Skip to content

“Teeth Extracted with Care”

July 27, 2012

The July 1859 circular shown above, part of the DRT Library’s collection of Cumings family papers, provides a small window into dentistry and orthodontics on the eve of the Civil War. (In August 1859, twenty-six dentists meeting at Niagara Falls, New York, founded the American Dental Association.)

As someone who suffered through three years of braces as a child, Archivist Caitlin Donnelly was particularly intrigued by Libbey’s assertion that he could correct “irregularities of children’s teeth…by means of elastic cords and springs.” Yikes! She was surprised to discover that, although the term “braces” wasn’t coined until the early 1900s, orthodontic braces were invented in the early 1800s and preoccupation with straight teeth and proper jaw alignment dates back to the time of the ancient Egyptians.

Census and voter registration records provide a bit more information about the doctor who was “permanently located in Brenham, for the practice of Dentistry.” He was James Lewis Libbey, a Virginian who was approximately thirty-one years old in 1859. The following year, Libbey was still living in Brenham with his twenty-two-year-old wife Ada and one-month-old daughter Mary. James and Ada spent some time in Illinois during the 1860s; their son William was born there in 1866. In 1870, James, Ada, and William were living southeastern Kansas, where James worked as a furniture dealer. By 1880, the family had moved again, and James had resumed his dental practice in Watsonville, California, located near the coast approximately ninety miles south of San Francisco. The 1900 census lists Ada, now widowed, living in the Watsonville home of her son William G., his wife  Carrie, and the couple’s two young children.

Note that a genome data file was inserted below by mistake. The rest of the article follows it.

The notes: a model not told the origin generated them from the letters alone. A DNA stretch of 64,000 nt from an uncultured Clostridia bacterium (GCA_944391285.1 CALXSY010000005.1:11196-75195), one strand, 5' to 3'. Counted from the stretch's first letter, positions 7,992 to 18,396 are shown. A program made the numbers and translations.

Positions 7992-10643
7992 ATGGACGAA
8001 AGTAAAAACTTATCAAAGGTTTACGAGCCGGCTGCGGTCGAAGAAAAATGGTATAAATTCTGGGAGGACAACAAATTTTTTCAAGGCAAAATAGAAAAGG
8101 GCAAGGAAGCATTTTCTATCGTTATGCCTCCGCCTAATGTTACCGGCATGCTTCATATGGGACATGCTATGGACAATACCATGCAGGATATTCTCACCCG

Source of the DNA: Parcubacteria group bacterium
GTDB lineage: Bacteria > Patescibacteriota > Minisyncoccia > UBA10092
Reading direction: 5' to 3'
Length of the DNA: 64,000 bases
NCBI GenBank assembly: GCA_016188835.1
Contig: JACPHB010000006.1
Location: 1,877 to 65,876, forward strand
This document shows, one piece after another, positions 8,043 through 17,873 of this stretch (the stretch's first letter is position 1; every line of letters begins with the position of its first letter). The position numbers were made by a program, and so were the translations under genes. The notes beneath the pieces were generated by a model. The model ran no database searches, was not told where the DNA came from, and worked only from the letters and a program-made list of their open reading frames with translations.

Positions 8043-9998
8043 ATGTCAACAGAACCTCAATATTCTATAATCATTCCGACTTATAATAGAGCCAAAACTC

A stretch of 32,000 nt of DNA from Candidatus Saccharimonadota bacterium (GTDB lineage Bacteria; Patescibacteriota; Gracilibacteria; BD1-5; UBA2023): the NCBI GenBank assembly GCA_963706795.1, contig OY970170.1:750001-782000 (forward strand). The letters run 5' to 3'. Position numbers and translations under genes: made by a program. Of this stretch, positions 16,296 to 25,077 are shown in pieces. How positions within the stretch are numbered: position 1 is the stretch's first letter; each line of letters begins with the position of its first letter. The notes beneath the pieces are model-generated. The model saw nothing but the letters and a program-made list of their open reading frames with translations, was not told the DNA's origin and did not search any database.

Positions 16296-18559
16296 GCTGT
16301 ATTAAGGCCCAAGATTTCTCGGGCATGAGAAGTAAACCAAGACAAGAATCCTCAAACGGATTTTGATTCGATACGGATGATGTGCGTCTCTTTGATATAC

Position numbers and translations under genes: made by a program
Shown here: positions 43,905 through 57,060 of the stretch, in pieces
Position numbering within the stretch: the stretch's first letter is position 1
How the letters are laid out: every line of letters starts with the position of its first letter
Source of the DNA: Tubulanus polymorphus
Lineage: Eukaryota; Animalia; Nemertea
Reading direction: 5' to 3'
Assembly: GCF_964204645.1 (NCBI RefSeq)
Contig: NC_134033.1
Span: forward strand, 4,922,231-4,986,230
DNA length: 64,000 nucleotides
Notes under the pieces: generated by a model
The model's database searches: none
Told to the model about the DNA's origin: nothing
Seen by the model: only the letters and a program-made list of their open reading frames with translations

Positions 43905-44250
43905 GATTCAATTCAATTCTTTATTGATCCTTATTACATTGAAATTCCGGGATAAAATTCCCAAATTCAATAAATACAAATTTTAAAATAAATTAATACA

References and Further Reading

A brief history of dentistry is available through the Academy of General Dentistry. A timeline of dental history is also available through the website of Dr. Gene Patch.

A brief history of braces and orthodontics is available through the website of Dr. David Evans, and a longer history was published in the American Journal of Orthodontics and Dentofacial Orthopedics.

Photographs of and information about nineteenth-century dental tools are available here and here.

Click here for a full citation of the documents and images included in this entry.

No comments yet

Leave a Reply

Fill in your details below or click an icon to log in: Logo

You are commenting using your account. Log Out /  Change )

Google+ photo

You are commenting using your Google+ account. Log Out /  Change )

Twitter picture

You are commenting using your Twitter account. Log Out /  Change )

Facebook photo

You are commenting using your Facebook account. Log Out /  Change )


Connecting to %s

%d bloggers like this: